- Make sure your business cards are up to date and that you have enough to hand out.
- Know what you’re looking to accomplish, know what you’re going to say, and dress appropriately.
At The Event:
- Abandon the idea that handing out as many business cards as possible is the main goal. Giving your contact info. out is key, of course, but people’s eyes glaze over if you go from person to person giving a thirty-second elevator pitch, jamming your business card in their face, and moving to the next warm body – don’t be that guy/gal. Ask what their business is about, find out what they’re looking for, and offer a connection. You should be focusing on how you can help people, because they will probably help you back and this makes networking a much less intimidating and sterile endeavor.
- Hang out near the bar – this is the place that gets the most foot traffic, and it’s usually an ideal location for mingling without having to awkwardly pace around.
- Know when to politely close a conversation if there’s obviously not much you and the other person have to discuss, and move on – at larger events, you really have to make the most of your time there, and you’ll never connect with the right people if you kill 15 minutes talking to every person you meet.
- If there’s an audience Q & A, come up with some cogent questions and points to raise for the presenters (ideally which are relevant to your business) – this will put the spotlight on you, give you the opportunity to introduce yourself to everyone, and position you as an intelligent person others will want to meet.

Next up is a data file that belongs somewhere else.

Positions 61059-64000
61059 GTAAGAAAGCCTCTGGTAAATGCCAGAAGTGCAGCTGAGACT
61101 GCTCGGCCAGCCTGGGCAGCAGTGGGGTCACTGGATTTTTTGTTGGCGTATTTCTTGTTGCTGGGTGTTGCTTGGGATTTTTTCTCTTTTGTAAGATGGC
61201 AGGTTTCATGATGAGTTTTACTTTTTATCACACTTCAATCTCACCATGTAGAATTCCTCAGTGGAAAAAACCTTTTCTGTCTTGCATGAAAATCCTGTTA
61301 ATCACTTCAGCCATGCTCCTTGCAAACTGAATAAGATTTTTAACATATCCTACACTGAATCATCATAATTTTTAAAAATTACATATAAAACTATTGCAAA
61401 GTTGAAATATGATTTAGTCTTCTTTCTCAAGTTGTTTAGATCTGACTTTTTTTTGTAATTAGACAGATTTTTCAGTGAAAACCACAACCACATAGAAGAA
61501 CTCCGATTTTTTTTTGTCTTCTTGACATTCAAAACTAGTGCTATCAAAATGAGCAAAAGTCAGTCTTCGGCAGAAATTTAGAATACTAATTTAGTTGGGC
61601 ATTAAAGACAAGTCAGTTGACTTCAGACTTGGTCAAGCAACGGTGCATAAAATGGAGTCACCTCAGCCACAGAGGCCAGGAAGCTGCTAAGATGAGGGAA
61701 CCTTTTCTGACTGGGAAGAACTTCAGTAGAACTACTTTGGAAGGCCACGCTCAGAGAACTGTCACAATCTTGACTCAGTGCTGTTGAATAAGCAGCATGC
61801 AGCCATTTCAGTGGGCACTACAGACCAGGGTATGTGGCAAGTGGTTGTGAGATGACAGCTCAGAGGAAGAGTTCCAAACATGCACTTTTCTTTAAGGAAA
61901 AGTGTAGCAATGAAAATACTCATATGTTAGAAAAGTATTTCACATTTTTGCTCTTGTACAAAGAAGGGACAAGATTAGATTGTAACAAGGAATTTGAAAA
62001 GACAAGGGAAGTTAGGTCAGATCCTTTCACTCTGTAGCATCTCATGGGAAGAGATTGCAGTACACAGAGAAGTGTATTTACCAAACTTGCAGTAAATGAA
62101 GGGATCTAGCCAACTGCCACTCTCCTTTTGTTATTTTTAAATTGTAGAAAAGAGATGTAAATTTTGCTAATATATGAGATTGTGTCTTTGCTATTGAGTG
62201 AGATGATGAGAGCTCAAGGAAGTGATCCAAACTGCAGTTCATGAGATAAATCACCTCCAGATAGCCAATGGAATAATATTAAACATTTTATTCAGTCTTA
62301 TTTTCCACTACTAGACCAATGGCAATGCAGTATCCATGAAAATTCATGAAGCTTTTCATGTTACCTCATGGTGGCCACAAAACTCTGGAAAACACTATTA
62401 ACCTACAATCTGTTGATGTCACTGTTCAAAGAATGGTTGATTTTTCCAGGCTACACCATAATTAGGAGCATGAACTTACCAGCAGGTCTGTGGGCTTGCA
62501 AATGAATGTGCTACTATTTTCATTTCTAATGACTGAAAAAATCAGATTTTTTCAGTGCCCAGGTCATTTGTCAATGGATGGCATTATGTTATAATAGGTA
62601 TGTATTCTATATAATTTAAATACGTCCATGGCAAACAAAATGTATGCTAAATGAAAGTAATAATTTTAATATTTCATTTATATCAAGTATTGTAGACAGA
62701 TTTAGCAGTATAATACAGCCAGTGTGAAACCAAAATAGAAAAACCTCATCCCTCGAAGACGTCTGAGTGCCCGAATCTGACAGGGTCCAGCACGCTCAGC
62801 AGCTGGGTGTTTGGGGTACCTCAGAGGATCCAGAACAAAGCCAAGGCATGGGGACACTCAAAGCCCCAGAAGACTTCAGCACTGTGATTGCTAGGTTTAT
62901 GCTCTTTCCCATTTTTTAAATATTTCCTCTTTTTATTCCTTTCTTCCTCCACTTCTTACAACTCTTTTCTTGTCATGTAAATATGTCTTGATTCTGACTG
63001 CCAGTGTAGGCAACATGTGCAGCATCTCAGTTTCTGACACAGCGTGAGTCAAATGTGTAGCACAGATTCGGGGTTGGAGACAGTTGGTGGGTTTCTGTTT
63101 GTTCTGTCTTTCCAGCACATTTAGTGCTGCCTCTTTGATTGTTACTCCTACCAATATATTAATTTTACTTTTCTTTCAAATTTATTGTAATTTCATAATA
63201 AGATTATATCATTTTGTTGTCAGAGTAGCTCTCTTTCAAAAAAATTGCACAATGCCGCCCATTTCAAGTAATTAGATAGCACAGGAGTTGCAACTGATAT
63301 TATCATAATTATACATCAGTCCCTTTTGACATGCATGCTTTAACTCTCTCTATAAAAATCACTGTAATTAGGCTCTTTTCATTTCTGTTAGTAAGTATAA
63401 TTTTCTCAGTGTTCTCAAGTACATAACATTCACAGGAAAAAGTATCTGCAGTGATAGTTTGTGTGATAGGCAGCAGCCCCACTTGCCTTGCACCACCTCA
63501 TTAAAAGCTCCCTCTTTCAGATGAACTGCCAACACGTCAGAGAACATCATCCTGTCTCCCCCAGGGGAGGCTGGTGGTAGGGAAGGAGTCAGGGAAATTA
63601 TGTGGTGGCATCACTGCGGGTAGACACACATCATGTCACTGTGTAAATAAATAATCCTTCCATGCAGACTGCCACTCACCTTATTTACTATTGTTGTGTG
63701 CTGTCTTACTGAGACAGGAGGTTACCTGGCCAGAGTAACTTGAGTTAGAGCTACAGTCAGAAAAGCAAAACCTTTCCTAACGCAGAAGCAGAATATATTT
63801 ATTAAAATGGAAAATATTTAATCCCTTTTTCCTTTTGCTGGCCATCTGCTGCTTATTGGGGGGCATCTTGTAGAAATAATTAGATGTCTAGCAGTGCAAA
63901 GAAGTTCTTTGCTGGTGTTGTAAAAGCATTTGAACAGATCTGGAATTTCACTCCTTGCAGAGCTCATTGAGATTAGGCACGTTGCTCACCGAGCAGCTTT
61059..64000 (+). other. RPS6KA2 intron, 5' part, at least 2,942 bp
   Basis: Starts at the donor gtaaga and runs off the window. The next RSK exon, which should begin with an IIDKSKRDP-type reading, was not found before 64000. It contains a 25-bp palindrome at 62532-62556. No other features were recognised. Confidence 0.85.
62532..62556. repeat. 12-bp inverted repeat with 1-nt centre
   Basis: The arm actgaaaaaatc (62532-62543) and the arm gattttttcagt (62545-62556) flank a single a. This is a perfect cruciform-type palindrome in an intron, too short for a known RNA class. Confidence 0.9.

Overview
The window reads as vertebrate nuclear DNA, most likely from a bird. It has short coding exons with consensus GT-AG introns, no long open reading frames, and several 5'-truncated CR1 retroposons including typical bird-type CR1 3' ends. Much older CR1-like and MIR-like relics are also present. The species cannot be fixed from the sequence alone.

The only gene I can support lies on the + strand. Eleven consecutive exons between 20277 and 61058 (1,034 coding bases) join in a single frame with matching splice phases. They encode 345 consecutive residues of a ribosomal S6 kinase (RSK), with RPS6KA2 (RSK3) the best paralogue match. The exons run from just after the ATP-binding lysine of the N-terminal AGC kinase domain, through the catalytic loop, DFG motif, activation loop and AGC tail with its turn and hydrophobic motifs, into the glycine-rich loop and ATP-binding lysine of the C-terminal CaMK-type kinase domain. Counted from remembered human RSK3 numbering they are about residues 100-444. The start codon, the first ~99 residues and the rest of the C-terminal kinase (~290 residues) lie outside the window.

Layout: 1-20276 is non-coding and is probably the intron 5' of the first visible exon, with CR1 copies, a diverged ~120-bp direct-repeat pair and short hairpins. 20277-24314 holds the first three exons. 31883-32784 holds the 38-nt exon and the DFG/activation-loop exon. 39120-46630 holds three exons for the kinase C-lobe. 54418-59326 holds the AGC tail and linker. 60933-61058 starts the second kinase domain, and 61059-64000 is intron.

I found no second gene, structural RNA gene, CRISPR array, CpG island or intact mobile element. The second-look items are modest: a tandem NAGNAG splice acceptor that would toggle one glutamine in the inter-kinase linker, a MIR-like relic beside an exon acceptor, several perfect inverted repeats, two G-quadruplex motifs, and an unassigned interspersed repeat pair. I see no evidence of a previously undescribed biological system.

- When you meet really important contacts, after your conversation either jot down some notes on what you discussed (on the back of their card if possible) or do a quick audio memo on your phone – very important when you meet a ton of people, because it’s easy to forget what was discussed.
After The Event:
- Make sure you follow up with everyone you met at the event within a week (the sooner the better). For people I’ve met who I don’t see immediate opportunities to work together with on some level, I just send a brief “Nice to meet you” message as a LinkedIn invite, and offer any help I may be able to provide. You never know when that person or someone in their network will become an important contact for you.
- For contacts who you see a direct opportunity with (and the opportunity is mutual), take the time to do a bit more research on them, their company, and whatever project they’re working on. Follow up with an email or call, and ask for a meeting to discuss in more detail x, y, and z that you chatted about at the event.
- If the event was really good, write a blog post about it, and try to tie in the relevance it had for your business, products, or services. Update your LinkedIn, Facebook, and Twitter networks notifying them of the post, as well as the event organizer and attendees. A well written post will often get re-tweeted by attendees, and/or placed in the “Press” section of the event website.
Main post image credit: Kate Libby via Flickr.com